The Board also determined that the exclusion of certain procedures “not to treat eye conditions and/or diseases,” specifically endoscopic sinus surgery, facial reanimation, harvest of a bone graft, and harvest of ear cartilage, was no longer necessary. The policy contains a “scope of practice” exclusion, stating that the policy does not cover treatment that is not within the ordinary and customary scope of practice of ophthalmologists. The “not to treat eye conditions and/or diseases” exclusion was originally included in the policy to allow for the performance of procedures that might otherwise not have been considered ordinary and customary for the practice of ophthalmology. The exclusion showed that the listed procedures were indeed meant to be covered, but only if performed to treat eye conditions or diseases. However, upon recent review, the Board determined that the reference to treatment of eye conditions or diseases could be confusing, since such listed procedures may be performed by ophthalmologists for other reasons, such as to treat facial trauma involving the orbit. In addition, today OMIC would clearly consider the performance of such procedures by oculofacial plastic surgeons within the ordinary and customary scope of ophthalmology. By removal of the exclusion, endoscopic sinus surgery, facial reanimation, harvest of a bone graft, and harvest of ear cartilage are now automatically covered under the policy, whether or not performed to treat an eye condition or disease.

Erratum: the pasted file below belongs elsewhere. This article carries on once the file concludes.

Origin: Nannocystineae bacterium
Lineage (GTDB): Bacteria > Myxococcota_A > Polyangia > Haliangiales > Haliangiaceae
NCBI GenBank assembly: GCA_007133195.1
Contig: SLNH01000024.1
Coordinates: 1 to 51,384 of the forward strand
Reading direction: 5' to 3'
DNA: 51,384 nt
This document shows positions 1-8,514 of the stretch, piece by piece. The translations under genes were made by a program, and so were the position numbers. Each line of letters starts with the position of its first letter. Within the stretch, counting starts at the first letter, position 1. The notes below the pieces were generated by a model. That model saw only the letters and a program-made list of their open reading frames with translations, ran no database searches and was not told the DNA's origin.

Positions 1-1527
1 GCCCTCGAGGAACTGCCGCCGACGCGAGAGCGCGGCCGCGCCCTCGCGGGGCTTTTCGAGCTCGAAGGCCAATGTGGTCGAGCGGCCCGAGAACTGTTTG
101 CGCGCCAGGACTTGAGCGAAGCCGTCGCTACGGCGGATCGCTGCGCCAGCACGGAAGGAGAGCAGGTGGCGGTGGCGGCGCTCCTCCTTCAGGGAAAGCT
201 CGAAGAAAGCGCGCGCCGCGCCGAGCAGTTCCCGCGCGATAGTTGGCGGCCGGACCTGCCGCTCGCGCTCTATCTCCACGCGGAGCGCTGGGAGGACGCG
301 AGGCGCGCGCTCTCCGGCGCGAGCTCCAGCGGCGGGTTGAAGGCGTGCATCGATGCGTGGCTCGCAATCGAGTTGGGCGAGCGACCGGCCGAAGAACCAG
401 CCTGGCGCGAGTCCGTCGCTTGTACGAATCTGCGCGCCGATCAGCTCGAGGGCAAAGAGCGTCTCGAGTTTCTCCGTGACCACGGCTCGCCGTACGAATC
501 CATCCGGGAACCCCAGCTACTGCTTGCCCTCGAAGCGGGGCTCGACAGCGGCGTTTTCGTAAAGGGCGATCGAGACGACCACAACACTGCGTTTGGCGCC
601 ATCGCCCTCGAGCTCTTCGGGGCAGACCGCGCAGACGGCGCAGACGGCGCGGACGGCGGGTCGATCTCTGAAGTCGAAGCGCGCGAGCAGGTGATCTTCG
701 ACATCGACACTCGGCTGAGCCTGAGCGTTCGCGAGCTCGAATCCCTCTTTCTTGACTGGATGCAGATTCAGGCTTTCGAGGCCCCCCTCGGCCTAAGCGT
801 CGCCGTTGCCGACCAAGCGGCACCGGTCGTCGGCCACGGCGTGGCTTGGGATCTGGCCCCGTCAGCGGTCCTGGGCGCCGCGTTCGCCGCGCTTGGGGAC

Postoperative care

Until its 2016 revision, OMIC’s policy contained an exclusion denying coverage for claims arising from incidents occurring postoperatively unless specified conditions concerning who performed the postoperative care were satisfied. Since OMIC reviews applicants’ comanagement practices during the underwriting process, the Board determined that this was sufficient to manage the risk and that the postoperative care exclusion was no longer necessary. Therefore, it was removed in its entirety from the policy.

A hard copy of the policy is sent to insureds upon renewal. For an electronic copy of the policy, sign into MyOMIC at omic.com. Select “Coverage Q&A and Benefits,” then “Insurance Documents.”

 

Please refer to OMIC's Copyright and Disclaimer regarding the contents on this website

Leave a comment



Six reasons OMIC is the best choice for ophthalmologists in America.

#3. Best at defending claims.

An ophthalmologist pays nearly half a million dollars in premiums over the course of a career. Premium paid is directly related to your carrier’s claims experience. OMIC has a higher win rate taking tough cases to trial, full consent to settle (no hammer) clause, and access to the best experts. OMIC pays 25% less per claim than other carriers. As a result, OMIC’s base rates have consistently averaged approximately 15% lower than multispecialty carriers in the U.S.

61864684